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Stanford University
Associate Professor
Center for Environmental Science and Policy in the Institute for international Studies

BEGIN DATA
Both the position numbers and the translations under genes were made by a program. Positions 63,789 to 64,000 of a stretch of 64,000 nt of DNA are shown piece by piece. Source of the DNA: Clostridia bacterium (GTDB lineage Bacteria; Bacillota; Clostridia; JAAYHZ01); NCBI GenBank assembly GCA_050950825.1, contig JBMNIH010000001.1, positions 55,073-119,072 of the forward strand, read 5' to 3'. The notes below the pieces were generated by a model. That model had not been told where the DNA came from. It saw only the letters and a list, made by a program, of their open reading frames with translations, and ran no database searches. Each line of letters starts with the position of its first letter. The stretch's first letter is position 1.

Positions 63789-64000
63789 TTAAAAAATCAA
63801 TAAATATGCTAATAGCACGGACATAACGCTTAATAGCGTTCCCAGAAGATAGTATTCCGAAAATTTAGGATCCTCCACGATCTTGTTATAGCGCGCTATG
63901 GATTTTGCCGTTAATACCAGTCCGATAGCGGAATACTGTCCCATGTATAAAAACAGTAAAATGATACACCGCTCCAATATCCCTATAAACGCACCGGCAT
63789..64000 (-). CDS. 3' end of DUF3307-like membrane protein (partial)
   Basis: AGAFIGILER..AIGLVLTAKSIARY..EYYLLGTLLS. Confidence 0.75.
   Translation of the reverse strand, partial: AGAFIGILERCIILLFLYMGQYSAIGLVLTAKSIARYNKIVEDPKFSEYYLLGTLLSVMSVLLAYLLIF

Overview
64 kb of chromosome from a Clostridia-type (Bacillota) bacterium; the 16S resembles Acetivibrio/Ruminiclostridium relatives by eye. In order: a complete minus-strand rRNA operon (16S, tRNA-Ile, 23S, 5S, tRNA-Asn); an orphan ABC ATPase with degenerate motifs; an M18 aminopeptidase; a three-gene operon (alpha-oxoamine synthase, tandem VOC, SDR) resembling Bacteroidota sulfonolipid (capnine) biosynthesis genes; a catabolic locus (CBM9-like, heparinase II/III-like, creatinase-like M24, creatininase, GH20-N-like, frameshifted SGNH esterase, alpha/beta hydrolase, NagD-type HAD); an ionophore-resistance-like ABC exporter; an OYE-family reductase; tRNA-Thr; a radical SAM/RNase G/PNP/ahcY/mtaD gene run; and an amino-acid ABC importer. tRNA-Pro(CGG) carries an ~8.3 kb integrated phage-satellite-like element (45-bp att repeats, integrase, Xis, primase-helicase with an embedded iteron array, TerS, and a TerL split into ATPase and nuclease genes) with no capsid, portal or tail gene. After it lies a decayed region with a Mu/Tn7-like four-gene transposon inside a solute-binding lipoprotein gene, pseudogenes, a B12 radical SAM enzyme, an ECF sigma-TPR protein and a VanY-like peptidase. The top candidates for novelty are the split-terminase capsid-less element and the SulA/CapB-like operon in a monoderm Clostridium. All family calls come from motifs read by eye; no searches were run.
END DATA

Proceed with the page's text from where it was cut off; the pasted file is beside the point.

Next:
What might be the possible ecological consequences to birds as the globe continues to warm? This is one question that Terry L. Root, who is a Senior Fellow at the Center for Environmental Science and Policy in the Institute for International Studies, is currently investigating. Research into just such questions resulted in President George Bush honoring her in 1990 with the prestigious Presidential Young Investigator Award from the National Science Foundation. In 1992 she was chosen as 1 of only 10 people around the world to be selected as a Pew Scholar in Conservation and the Environment, and 1 of 20 people to be selected as an Aldo Leopold Leadership Fellow in 1999. These awards highlight not only the content of Dr. Root's basic research, but also her application of that effort to complex real-world problems, her inclination to work with interdisciplinary teams, and her outreach to decision makers and the general public. Dr. Root's work focuses on large-scale ecological questions investigating factors shaping the ranges and abundances of animals, primarily birds. This research led to her book Atlas of Wintering North American Birds: An Analysis of Christmas Bird Count Data. This continent-wide examination helped reveal the importance of scale in ecological research, prompting further investigation of the integration of large- and small-scale studies. Her small-scale studies have focused on possible mechanisms, such as physiological constraints, that may be helping to generate the observed large-scale patterns. Her work demonstrated that climate and/or vegetation are important factors shaping the ranges and abundances of birds. In a meta-analysis of about 150 articles, Dr. Root and her co-authors found a strong global signal that both animals and plants are changing along with the increase in the global temperature. Species are shifting their ranges poleward and up in elevation, and they are changing the timing of spring events (e.g., migration, blooming) by 5 days/decade over the last 30 years. These findings will help forecast the possible consequences of global warming on animal communities. Additionally, Dr. Root has investigated gender-based differences in scientific communities by quantifying the opportunities and obstacles women and men face in science. Dr. Root did her Bachelors degree in Mathematics and Statistics at the University of New Mexico, after which she worked as a scientific programmer at Bell Laboratory and on NASAs Voyager Project. Returning to school, she obtained her Masters degree in Biology at the University of Colorado in 1982 and her Ph.D. in Biology from Princeton University in 1987. She was on the faculty as an Assistant and Associate Professor in the School of Natural Resources and Environment at The University of Michigan from 1987 to 2001. She has served on the National Research Council Committee on Environmental Indicators. In 1989 she became an Elective Member of the American Ornithologists Union (AOU), the largest professional ornithology society in North American. She was elected to the Governing Council of the AOU in 1993 and she became a Fellow of AOU in 1995. She was a Lead Author of the Intergovernmental Panel on Climate Change, Working Group 2 Third Assessment Report, with responsibility for the impacts of climate change on wildlife. Dr. Root has taught courses in conservation biology, wildlife biology, ecology and ornithology.